Wednesday, March 30, 2011

Little White Lies Magazine

Little White Lies: Truth and Movie is an independent bi-weekly magazine out of the UK featuring writing, illustration and photography about cinema. They say their mission is "to reshape the debate across the movie landscape."

The website features film's of the week, movie reviews, interviews with actors, and a digital version of the magazine. The graphic design art work is really interesting and captivating. Each cover is of a different actor of that weeks top movie. Articles inside are also illustrated with the same design feel.

The site also offers tv news packages, prints of the magazine's art work, blogs and current independent film DVDs.

They make money off of a yearly subscription of 40.00 Euros and selling the artwork from their magazine.

It offers a different take on film and gives a reader an artist look into creating cinema.


Tuesday, March 29, 2011

Internet Censorship

Censorship of the internet is near to impossible to accomplish in the United States. We can search anything we want and get a million and one opinions on the subject. Of course, we can thank the first amendment for that. But, what about countries who live under authoritative rule? How can you control something available to everyone? And is it right?

The Sydney Morning Herald discusses Google's announcement to "uphold the principle of free access to information while obeying Chinese law." The chinese governement only wants to use the interent for business and education. It is concerned with pornographic and dissident voices. Since China is such a big market Google doesn't want to lose them. They are sacrificing objective information for revenue. And in turn silencing voices allowed to be heard by the company's home base country.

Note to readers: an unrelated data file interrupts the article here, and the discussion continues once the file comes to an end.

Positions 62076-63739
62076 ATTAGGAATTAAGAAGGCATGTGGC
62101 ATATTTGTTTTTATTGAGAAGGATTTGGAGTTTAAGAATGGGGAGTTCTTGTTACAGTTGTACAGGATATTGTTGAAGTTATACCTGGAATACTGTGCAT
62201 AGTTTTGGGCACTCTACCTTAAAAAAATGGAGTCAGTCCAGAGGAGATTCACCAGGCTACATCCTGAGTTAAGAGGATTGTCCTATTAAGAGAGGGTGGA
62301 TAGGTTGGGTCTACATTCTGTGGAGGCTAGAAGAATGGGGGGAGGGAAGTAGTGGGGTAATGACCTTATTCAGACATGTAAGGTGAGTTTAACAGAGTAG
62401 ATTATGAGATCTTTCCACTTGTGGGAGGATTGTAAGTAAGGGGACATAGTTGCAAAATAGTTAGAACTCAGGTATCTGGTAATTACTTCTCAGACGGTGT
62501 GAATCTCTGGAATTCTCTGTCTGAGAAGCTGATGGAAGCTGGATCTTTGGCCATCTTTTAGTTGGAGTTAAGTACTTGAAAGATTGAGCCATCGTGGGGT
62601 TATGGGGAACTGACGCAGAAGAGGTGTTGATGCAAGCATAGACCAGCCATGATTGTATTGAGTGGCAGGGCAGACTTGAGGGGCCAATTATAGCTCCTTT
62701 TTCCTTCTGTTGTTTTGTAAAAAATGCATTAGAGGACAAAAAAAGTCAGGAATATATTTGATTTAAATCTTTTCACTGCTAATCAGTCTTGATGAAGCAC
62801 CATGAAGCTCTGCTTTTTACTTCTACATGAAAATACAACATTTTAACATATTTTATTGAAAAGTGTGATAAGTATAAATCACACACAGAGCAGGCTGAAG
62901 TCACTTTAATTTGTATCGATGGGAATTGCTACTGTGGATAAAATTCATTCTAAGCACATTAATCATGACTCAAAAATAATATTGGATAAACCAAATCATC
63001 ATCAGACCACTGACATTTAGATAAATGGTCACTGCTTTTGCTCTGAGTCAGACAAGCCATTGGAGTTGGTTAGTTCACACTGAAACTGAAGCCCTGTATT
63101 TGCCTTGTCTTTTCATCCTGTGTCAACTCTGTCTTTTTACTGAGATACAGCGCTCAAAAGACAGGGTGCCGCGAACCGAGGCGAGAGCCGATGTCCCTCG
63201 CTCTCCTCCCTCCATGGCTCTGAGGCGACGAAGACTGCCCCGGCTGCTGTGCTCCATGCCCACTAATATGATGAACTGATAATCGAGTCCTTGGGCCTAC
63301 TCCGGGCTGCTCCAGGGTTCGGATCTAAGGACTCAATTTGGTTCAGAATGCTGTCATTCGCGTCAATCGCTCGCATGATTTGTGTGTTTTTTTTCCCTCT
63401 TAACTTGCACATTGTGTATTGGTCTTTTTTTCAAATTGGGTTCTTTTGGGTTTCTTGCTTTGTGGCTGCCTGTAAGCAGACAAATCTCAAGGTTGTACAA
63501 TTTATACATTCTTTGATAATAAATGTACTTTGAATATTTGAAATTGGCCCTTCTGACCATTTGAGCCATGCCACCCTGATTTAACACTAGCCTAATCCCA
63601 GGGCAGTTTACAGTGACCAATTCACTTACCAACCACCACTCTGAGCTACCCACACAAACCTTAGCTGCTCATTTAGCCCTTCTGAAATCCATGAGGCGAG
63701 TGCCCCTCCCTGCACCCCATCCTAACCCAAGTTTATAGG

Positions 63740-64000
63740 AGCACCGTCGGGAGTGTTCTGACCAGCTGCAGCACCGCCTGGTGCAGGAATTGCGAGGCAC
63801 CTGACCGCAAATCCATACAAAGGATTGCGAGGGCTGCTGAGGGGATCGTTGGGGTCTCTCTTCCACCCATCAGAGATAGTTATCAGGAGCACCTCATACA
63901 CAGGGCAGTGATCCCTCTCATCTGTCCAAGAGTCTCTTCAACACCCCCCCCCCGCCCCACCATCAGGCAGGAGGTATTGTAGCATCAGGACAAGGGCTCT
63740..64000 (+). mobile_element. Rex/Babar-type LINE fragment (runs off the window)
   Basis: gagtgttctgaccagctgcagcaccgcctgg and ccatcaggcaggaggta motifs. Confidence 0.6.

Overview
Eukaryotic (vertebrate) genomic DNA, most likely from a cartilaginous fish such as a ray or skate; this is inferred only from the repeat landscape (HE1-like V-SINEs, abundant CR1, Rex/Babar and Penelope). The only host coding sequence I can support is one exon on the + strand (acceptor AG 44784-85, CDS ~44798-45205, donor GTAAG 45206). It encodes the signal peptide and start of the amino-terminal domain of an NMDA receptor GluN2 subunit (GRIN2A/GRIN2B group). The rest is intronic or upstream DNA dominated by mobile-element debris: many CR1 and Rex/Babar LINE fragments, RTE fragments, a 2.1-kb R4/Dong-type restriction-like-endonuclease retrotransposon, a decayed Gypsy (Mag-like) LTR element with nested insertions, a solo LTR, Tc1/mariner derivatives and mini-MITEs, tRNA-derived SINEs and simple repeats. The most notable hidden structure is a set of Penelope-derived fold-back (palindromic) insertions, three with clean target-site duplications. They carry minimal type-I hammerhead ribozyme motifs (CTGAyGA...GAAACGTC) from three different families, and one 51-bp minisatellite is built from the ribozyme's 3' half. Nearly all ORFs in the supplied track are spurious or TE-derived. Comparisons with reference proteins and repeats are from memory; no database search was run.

Less than four months ago I was in China traveling on a study abroad program. After our daily excursions I would attempt to log in to Facebook on my iphone and the page would keep trying to load without success.  Other students encountered the same problem. As soon as anyone steps into China they are subject to the same censorship. I had never experienced anything like that before. It is scary to feel disconnected from information. There are terms, topics and events wiped clean from the internet. Searching Tiananmen Square 1989 results in one government fabricated lie after another. I even asked the tour guide about the riots and he said it was something no one discussed and wouldn't provide me with any addition information.

Censorship takes away a persons right to information, truth and justice.

Sunday, March 27, 2011

NBC Reports Wrong-Doings of Corporate Partner

The Daily Show reports NBC discloses their affiliation with General Electric in their news programs. The broadcasts reported on failed coffee makers, medical scanners, convicted GE employees and within each story they disclosed "GE, parent company of NBC Universal" or "GE, parent company of this broadcast," etc.   It is shocking to see a big network such as NBC being transparent.

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Friday, March 25, 2011

Handling New Media

The internet has allowed everyone to be a form of journalist and this is causing issues. The press gets special privileges including attending some private meetings, events and hearings. But what happens when everyone is a journalist?

An article discussing an incident at one of Oregon's executive sessions suggested there needs to a law which states the definition of media. A blogger wanted to be able to sit in on one of theses sessions with the rest of the press, but he was asked to leave.

New media has created outlets for everyone to be involved in creating news from someone sending in a photo of an event to submitting an opinion piece to a news website to just blogging about it. The article also addresses the issue "What is news?" They are right. Is a Tweet news? A Facebook status? And who decides this.

I think these are fair questions to ask, which will only get more complicated as the internet evolves. We need to address these issues and their implications now.

Big Newspapers and Their Struggle to Survive

The newspaper industry has been in a downward spiral since the availability of news on the internet, creating a greater competition to survive. Many newspapers can't survive as subscriptions plummet and news seekers resort to more interesting news sites.